Qatari Riches Are Buying Art World Influence
More than $70 million for Rothko’s “White Center” in 2007, a high-water mark for that artist.
More than $20 million later that year for a Damien Hirst pill cabinet, then a record for a living artist.
And $250 million for Cézanne’s “Card Players” in 2011, the highest known price ever paid for a painting.
Given the secrecy of the art market, few knew at the time who had laid out such unprecedented sums.
But it has become increasingly clear that those masterpieces and many more have been purchased by Qatar, a tiny Persian Gulf country with enormous wealth and cultural ambitions to match: it is buying art at a level never seen before.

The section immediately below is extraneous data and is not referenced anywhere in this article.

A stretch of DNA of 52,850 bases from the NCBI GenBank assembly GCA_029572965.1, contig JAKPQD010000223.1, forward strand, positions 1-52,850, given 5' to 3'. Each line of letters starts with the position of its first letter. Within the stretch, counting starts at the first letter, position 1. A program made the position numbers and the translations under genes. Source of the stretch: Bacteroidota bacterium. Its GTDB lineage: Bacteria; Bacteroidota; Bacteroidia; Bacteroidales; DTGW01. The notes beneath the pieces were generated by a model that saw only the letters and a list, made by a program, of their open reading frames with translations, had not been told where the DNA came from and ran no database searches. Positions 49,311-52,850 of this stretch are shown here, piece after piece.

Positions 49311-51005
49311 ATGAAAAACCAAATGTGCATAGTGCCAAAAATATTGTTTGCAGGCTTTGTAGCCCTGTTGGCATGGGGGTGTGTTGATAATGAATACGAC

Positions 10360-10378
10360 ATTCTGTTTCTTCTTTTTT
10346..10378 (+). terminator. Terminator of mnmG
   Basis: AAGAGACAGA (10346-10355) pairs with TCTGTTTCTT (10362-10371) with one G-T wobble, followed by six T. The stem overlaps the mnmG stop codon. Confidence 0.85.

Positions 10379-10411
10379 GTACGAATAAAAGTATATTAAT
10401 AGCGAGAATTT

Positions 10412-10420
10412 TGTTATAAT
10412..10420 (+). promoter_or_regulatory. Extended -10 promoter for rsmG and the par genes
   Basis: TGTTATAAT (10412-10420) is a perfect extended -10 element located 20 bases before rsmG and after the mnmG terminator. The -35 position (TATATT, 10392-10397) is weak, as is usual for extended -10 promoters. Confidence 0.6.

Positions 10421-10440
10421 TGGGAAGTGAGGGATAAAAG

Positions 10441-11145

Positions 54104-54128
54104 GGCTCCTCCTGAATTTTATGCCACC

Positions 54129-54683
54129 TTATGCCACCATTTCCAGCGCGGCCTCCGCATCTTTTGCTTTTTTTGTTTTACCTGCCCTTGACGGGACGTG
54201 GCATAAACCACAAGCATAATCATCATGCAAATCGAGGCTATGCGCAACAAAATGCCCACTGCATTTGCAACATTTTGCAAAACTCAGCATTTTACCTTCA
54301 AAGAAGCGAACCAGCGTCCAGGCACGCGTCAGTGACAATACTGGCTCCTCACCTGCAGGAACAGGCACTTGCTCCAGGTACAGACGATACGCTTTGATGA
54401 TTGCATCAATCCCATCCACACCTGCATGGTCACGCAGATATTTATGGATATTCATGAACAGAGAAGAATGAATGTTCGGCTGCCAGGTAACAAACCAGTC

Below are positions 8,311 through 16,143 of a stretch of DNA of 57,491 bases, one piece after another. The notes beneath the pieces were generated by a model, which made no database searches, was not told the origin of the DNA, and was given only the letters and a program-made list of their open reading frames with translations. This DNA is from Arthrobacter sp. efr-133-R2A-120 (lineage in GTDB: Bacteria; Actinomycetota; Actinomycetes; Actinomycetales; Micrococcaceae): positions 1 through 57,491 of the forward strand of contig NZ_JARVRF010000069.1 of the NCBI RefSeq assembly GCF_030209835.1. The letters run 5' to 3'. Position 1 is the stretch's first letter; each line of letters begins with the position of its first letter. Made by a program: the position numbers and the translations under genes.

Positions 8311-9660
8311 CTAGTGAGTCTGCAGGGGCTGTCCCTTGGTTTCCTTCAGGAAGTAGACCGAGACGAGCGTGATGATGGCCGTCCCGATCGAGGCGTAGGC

“They’re the most important buyers of art in the market today,” said Patricia G. Hambrecht, the chief business development officer for Phillips auction house. “The amount of money being spent is mind-boggling.”
The purchasing is directed through intermediaries by Sheika al Mayassa bint Hamad bin Khalifa al-Thani, chairwoman of the Qatar Museums Authority and a sister to Qatar’s new emir. At age 30 she has become one of the most influential players in the art world.